B’n’M Pro Series: Live Image Fishing Tips
Editor’s Note: This week’s tips and tactics article is the first in a multi-part series from B’n’M Crappie pros on how they use Live Image and forward-facing sonar to catch crappie. The series starts off with B’n’M Pro Staff Manager Kent Driscoll.
By Phillip Gentry
As the pro-staff manager for B’n’M Fishing, Kent Driscoll of Nolensville, Tennessee is in a unique position to keep up with all the latest trends in the crappie fishing world. Driscoll was one of the first advocates of forward-facing sonar when Garmin Electronics first introduced it three years ago.
“One of the things that amazed me and took a lot of the tournament crappie anglers by surprise, was that anglers using Garmin Livescope were winning tournaments,” said Driscoll in 2018. “I knew right then that this was a technology that I was going to have to learn and embrace to stay competitive.”
Since that time the use of Live Imaging and forward-facing sonar has changed crappie fishing, but it soon became evident that not every angler uses the technology the same way.
“There are guys who still troll using Garmin Livescope and other guys use single pole,” said Driscoll. “Some guys use it to find fish in structure and still others prefer to search open water and chase bigger roaming crappie. What we are seeing is anglers making this technology their own.”
Driscoll said one of the primary benefits of forward sonar is seeing fish react to your bait presentation.
Driscoll pointed out that one of the primary keys of Live Image fishing was to really dial in to the depth the fish were at as well as watch the fish as they react to your bait. He said Live Imaging was highly effective for different styles of crappie fishing.
“On my home lakes in Tennessee, I’m a big fan of slip-cork fishing with it,” said Driscoll. “I’ve spent a lot of time putting in brushpiles and locating existing structure and pitching a slip cork to the fish where I see them on the piles.”
Driscoll said his preferred rods for Live Imaging are a 6-foot B’n’M Sharpshooter for casting to fish and an 11’ Duck Commander Double Touch rod for pitching corks. In both situations, he is rigging with 6-pound Gamma High Viz line.
“There are some subtle differences between targeting specks or black crappie versus the white crappie,” he said. “I prefer artificial baits, but I’ll use a slimmer profile, down sized bait for speck fishing, maybe even a har jig, and I’ll use larger, bulkier profile baits for white crappie.”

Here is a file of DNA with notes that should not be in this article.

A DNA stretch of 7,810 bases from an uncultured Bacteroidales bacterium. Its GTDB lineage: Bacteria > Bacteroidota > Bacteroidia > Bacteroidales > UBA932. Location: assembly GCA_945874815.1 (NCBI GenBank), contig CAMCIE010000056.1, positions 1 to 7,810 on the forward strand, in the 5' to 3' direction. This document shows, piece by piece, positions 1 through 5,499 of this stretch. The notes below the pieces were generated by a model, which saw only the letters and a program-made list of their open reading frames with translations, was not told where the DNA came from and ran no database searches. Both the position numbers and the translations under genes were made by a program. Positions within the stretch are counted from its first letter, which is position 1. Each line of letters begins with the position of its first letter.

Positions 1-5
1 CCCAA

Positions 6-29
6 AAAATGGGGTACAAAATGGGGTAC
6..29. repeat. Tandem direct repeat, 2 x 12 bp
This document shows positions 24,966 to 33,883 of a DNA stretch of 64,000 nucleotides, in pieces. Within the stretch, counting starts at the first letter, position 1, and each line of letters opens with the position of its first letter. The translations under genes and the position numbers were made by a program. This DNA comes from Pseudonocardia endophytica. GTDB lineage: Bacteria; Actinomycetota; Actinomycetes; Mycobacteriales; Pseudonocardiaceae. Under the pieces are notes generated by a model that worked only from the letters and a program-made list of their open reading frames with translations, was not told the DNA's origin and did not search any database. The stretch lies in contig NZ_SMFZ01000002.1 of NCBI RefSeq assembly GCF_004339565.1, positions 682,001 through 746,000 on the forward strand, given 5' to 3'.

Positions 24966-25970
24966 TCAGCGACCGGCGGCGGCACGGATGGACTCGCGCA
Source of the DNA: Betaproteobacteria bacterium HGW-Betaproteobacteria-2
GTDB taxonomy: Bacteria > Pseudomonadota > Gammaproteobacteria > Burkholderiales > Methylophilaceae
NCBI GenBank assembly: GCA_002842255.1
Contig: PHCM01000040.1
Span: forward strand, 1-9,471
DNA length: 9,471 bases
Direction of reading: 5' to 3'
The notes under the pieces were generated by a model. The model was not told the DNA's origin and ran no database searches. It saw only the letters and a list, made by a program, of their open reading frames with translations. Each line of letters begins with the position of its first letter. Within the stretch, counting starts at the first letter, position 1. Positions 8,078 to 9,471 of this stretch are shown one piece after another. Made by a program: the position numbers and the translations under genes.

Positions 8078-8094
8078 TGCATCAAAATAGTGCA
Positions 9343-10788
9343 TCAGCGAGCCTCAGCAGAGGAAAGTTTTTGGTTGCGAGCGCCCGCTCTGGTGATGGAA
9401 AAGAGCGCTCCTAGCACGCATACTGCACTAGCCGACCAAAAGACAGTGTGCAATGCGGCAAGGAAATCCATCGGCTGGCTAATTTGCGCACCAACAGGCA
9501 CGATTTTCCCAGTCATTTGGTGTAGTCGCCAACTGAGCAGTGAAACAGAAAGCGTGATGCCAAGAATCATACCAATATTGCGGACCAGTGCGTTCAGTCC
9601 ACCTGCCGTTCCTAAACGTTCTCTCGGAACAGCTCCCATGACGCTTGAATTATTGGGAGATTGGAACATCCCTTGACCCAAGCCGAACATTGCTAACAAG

B’n’M’s Sharpshooter Series, designed as a dock shooting rod, also excel as casting rods.
Driscoll said when tournament fishing, he, like many anglers, would chase open water fish, which are usually white crappie. Especially during the pre-spawn season, crappie may not be relating to structure at all but may be moving from one location to the next, moving shallower, with the weather and seasonal patterns.
“During pre-spawn I set my range to about 60 feet and just bump along with the trolling motor and start sweeping the transducer trying to zero in on fish,” he said. “Once I see something I want to target, I’ll set the range to about 30 feet and cast past the fish and work the bait past him, just above the fish’s head.”
He said one secret he has found is not to let the crappie look at the bait too long. If he sees the fish react on the screen, he starts raising and reeling, stating a lot of strikes come with the bait moving away from the crappie.
“I guess my biggest challenge in learning to use Garmin Livescope was determining the species of fish and the size of the fish, especially one that’s hiding in structure,” he said. “In open water, it’s easier to see the fish and tell both what it is and what size it is.”
A commitment to obtaining and learning the new Live Imaging technology has paid off for many anglers in better numbers and sizes of crappie.
Since not every fish he sees is interested right off the bat, Driscoll suggests that Live Image anglers come prepared with several rods rigged. He keeps three or four rods rigged with different baits and will change baits and presentations on a fish to get him to bite.
“It’s a lot like the bass fishermen you see,” he said. “Keep changing things up and have a reaction bait on one rod and a more subtle bait on another till you find what they want. Most times they’ll hit the first thing you throw if you present it right.”
When asked about his learning curve when Live Image technology first came out, Driscoll said there is a commitment to learn the technology, how to adjust the gain, and the depth and range, but he found it easier to learn than when side scan or down scan first came out.
“It helps if you can go with someone who uses it a lot,” he said. “A lot of our pro-staff guys who guide are turning into awesome Livescopers because they’re out there using it and learning it every day. I would highly recommend going with a guide to get your feet wet, but then you have to get on your own boat, with your own rods on your home water and figure it out for yourself.”
Next time, part 2 of this continuing series on Live Image crappie fishing tips.
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